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Thread: .htm or .html?

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    .htm or .html?

    I've always wondered about this... is it better to make an HTML file .htm or .html?
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    htm or html

    AFAIK the "htm" extension is from the time when filenames were limited to only 8 characters (joliet name) and file extensions were limited to only 3 characters. Things have changed a lot since then and there should be no problem with using "html" for current machines.

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    html because its easier and simpler
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    SitePoint Addict SRTech's Avatar
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    I'd go with .html as it makes more sense. I can't confirm it, but I think search engines prefer .html (though maybe only over .scriptinglanguage)

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    He's No Good To Me Dead silver trophybronze trophy stymiee's Avatar
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    Quote Originally Posted by SRTech
    I can't confirm it, but I think search engines prefer .html (though maybe only over .scriptinglanguage)
    That's a common myth. Search engines give no prefernce to any file extension.

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    CTO htmlguy's Avatar
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    Yea, you can use any file extension, and search engines will index you the same. The content is what matters . I actually use .shtml, when i am not using .php, I'm not sure why, but it works just as well.
    HTMLGuy

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    Quote Originally Posted by Zarel
    I've always wondered about this... is it better to make an HTML file .htm or .html?
    I think both are the same

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    SitePoint Wizard bronze trophy DaveWoods's Avatar
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    Quote Originally Posted by htmlguy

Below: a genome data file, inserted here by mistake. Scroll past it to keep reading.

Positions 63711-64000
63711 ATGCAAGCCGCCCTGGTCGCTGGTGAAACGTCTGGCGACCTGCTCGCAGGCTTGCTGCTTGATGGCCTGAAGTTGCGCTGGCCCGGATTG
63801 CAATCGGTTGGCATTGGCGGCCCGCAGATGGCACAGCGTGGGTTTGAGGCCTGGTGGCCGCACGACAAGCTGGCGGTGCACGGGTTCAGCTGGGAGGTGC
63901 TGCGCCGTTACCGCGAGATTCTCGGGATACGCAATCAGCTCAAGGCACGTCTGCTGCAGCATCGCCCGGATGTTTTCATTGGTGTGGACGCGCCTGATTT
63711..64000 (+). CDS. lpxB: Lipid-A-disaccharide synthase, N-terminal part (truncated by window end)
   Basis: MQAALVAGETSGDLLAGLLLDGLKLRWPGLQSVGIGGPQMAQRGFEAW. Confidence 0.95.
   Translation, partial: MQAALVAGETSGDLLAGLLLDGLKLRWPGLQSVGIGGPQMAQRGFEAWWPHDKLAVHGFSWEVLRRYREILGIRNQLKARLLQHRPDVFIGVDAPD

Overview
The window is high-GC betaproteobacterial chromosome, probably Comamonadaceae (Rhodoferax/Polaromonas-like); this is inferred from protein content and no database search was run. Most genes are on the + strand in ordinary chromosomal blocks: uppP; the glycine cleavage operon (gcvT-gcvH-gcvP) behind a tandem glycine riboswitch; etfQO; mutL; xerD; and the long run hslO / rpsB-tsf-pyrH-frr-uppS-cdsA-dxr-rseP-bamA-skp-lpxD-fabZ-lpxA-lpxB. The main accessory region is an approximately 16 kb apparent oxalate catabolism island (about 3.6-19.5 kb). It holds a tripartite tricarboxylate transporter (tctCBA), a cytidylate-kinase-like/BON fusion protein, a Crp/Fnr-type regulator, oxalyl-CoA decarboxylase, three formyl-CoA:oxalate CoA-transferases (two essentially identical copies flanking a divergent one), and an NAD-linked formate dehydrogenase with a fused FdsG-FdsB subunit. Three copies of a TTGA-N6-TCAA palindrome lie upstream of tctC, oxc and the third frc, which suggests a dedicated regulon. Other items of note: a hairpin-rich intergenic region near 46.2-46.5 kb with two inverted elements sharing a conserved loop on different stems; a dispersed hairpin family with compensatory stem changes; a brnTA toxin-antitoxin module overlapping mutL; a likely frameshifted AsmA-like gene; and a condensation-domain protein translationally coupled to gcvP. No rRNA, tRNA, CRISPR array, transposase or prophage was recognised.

Yea, you can use any file extension, and search engines will index you the same. The content is what matters . I actually use .shtml, when i am not using .php, I'm not sure why, but it works just as well.
    HTMLGuy
    .htm or .html don't let you use server side includes. .shtml do

    To be honest though I'd probably just use a .php extension then as well though as if you later decide you need some php functionality in the page then you can quite easily slot it in without needing to worry about changing extensions and then changing all the links which link to that page.

    If you know it's going to be a static site then personally I'd just use .html but most of the time I know that I'll at least be using some .php functionality to drive navigation so most of my sites now use the .php extension.

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    ☆★☆★ silver trophy vgarcia's Avatar
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    Quote Originally Posted by csswiz
    .htm or .html don't let you use server side includes. .shtml do

    To be honest though I'd probably just use a .php extension then as well though as if you later decide you need some php functionality in the page then you can quite easily slot it in without needing to worry about changing extensions and then changing all the links which link to that page.
    But you're incurring PHP processing overhead on static content which is kinda wasteful.

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    Quote Originally Posted by vgarcia
    But you're incurring PHP processing overhead on static content which is kinda wasteful.
    that's true only if the server actually has php installed and listening
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    Also, naming it .php makes me unable to view them in my browser without uploading it to my server first. Plus, when I make something .html, it's usually to send to someone else, someone who might not have a server and/or PHP installed, so I can't just make it .php.
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    SitePoint Wizard bronze trophy Tyssen's Avatar
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    Quote Originally Posted by Zarel
    Also, naming it .php makes me unable to view them in my browser without uploading it to my server first.
    You can if you install a WAMP package like XAMPP or Uniform Server.

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    I usually just go ahead and use .php, but sometimes I'm on a comp without any server installed to it, and then that's just a pain. I just go ahead and use .html when that happens, since html is what the page is written in

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    It doesn't matter what extension you use.

    For instance, I can serve my jsp pages with a .dll, .php, .asp, .html or .whateverIwant extension. It's up to the server to send the appropiate mime type. The client doesn't (and shouldn't) care about the file extension!

    If you run html-files on the local computer instead of through a web server, then of course it's different.
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    It' doesn't really matter what extension you put.

    I'm starting to really like the idea of no extension at all. It makes for a better looking URL ex. http://mysite.com/contact
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    SitePoint Enthusiast stilltsie's Avatar
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    Quote Originally Posted by csswiz
    .htm or .html don't let you use server side includes. .shtml do
    Hmm I dont think that is true. My site utilizes SSI and all pages are *.htm

    My include file is *.shtml


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